This famous water-logged Hollywood icon splish, splash and sploshed its way into the Birmingham Hippodrome last night dripping with joy, fun and a fountain of hummable, singable and danceable numbers which have woven themselves into our consciousness over the last 70 years. “Singin the Rain” burst onto the big screen in 1952 with the iridescent Gene Kelly, the avuncular Donald O’Connor and the endearing Debbie Reynolds a trio of triple threats whose unique talents Jonathan Church’s production comes very close to emulating, but all three are very hard acts to follow. Sam Lips and Charlotte Gooch, make fine attempts at the leading roles of Don Lockwood and Charlotte Gooch, with great comic support from Ross McLaren as Cosmo who bashes himself into a comic maelstrom during “Make ‘em Laugh” and the exquisite Jenny Gaynor as Lina Lamont who squeezes every pint of comic juice from a one-note character with consummate timing. Supporting them is a superb ensemble of all singin’, dancin’ and actin’ performers delivering some of the most outstanding and enthralling choreography currently on tour. Andrew Wright’s neatly judged and inspired dances lift the work into another league filled to the brim with shimmering moments of delight and detail avoiding cliched tropes giving us something truly wondrous.
Simon Higlett’s set deftly plays many parts and swiftly shifts from scene to scene without a blip keeping this fast-pacing adaptation tripping along merrily ensuring the first act hardly stops for breath. The pace drops a tad in the second half, but only by comparison with a first act awash with brilliance. It would be a very grumpy critic to point that out, so I won’t…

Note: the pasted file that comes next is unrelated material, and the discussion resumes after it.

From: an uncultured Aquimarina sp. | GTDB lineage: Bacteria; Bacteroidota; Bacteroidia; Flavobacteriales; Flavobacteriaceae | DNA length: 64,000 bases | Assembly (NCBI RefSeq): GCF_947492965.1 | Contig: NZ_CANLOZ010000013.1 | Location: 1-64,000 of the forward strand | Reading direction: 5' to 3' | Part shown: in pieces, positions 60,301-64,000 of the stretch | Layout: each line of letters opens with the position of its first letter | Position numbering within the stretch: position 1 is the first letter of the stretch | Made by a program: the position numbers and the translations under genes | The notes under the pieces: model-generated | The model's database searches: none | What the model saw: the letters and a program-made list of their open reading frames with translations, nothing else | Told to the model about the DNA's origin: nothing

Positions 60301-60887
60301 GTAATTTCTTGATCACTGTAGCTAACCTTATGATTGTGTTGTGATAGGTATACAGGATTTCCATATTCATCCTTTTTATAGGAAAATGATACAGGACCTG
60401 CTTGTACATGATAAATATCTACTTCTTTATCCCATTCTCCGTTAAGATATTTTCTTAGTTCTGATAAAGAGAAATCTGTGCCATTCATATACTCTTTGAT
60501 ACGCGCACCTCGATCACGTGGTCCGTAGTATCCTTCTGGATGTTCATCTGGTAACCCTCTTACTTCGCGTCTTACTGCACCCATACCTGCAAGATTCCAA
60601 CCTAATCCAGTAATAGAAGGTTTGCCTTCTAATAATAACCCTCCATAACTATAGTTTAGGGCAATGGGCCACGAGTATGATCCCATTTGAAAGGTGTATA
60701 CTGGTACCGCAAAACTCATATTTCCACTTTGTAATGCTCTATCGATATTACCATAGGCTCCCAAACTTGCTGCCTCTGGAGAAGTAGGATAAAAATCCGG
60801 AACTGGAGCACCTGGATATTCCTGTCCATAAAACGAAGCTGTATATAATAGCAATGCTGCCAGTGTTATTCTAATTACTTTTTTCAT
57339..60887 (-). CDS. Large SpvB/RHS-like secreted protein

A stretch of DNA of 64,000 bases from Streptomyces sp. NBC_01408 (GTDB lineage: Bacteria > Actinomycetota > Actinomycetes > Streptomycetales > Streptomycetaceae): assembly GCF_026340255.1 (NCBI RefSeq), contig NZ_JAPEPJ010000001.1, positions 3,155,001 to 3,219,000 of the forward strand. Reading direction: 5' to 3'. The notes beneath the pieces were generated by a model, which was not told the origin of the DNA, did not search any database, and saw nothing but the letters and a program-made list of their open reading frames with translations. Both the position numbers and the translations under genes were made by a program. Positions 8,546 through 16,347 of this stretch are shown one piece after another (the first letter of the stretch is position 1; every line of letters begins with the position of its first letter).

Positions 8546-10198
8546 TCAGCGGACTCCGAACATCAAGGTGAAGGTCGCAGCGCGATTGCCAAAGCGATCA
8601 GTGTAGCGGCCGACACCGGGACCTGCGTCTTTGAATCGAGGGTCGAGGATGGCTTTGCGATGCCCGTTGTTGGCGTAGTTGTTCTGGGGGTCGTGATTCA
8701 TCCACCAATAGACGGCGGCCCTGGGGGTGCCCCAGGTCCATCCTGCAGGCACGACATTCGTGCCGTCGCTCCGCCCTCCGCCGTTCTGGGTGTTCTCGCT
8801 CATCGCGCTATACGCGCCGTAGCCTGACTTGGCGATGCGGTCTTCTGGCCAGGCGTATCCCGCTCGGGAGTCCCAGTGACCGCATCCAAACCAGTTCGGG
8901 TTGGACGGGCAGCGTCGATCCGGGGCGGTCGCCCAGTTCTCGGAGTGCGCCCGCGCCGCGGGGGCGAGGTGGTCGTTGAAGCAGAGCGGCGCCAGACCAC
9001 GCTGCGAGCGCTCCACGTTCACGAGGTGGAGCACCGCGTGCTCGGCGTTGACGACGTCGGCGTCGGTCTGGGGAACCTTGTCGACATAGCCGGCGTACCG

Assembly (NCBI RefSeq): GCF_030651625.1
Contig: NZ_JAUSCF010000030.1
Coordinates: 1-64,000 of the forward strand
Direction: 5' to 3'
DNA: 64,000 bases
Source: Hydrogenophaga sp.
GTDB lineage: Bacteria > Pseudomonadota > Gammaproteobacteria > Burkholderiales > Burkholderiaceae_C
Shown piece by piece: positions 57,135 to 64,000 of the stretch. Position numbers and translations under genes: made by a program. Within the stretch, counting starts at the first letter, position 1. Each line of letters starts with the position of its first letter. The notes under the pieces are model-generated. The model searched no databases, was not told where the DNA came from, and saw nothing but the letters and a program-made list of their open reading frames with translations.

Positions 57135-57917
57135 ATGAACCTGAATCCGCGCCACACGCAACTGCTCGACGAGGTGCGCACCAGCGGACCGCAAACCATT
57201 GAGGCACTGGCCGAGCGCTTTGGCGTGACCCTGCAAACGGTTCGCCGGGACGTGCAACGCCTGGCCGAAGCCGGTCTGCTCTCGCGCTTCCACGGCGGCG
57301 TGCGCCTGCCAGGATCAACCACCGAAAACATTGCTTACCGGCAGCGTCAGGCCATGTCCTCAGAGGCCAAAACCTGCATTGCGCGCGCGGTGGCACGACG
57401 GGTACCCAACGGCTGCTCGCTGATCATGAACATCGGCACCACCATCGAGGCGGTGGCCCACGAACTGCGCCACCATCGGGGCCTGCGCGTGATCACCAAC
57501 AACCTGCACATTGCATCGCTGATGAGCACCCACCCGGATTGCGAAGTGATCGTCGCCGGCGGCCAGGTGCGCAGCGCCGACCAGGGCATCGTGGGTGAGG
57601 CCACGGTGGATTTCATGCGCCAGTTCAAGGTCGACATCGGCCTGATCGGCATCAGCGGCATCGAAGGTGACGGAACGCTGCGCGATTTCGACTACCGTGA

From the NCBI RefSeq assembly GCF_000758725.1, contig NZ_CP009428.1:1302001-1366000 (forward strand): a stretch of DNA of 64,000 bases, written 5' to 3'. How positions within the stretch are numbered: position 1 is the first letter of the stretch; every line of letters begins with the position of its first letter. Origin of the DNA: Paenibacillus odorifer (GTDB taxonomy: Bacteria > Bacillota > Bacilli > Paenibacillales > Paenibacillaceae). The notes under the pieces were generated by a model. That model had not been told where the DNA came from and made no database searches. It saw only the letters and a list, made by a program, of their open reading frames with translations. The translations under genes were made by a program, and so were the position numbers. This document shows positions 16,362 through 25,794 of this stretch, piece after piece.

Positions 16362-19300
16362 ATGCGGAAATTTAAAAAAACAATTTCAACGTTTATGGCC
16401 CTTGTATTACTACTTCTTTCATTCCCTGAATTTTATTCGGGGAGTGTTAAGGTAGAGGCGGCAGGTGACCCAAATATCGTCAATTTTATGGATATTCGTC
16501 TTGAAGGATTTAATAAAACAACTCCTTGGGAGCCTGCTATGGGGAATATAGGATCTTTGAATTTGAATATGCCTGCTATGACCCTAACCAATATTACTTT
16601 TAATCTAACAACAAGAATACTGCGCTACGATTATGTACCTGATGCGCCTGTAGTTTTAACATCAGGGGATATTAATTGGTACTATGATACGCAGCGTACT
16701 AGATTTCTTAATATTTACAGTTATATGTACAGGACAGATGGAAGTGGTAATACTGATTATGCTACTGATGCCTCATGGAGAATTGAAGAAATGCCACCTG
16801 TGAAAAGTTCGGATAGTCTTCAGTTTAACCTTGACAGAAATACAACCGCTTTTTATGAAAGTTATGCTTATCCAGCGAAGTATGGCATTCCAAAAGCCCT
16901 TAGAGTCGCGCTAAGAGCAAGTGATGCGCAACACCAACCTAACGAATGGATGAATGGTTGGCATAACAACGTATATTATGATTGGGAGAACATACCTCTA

We get a sneaky peak of the band at the top of Ace Two who are greeted with a joyous whoop of delight from the audience and rightly so. Robert Scott helms a tight ship of multiple instrumentalists working in perfect harmony. Scott himself whips out a mean banjo to accompany the entr’acte and leads them through some great numbers – “All I Do Is Dream Of You”, “Lucky Star”, “Good Morning” and, of course, the title number.
It would be a churlish viewer not to feel a tingle of joy as it starts to rain on stage, and we hear the first few notes of the one of the most famous numbers in musical film. Don Lockwood is left alone to close the first act (there’s clearly a lot of interval mopping to be done) on a stage awash with puddle after puddle after puddle and becomes carelessly and joyously drenched in rain in a song and dance of exuberance and elation. A perfect encapsulation of the musical and, perhaps, of all musicals.
“Singin in the Rain” is only here for a week until 11th June so don your galoshes, mac and sou-wester, sail forth and go paddle in one of the most delightful and endearing musicals you will see all year! It’s A Splash Hit! https://www.birminghamhippodrome.com/calendar/singin-in-the-rain-2/
Reviewer: Peter Kinnock
Reviewed: 7th June 2022
North West End UK Rating: ★★★★★